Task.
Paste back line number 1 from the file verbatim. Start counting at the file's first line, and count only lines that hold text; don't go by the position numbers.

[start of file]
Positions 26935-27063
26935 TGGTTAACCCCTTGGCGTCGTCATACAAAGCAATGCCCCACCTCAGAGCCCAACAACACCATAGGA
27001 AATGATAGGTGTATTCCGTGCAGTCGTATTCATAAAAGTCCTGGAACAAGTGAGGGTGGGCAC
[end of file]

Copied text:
Positions 26935-27063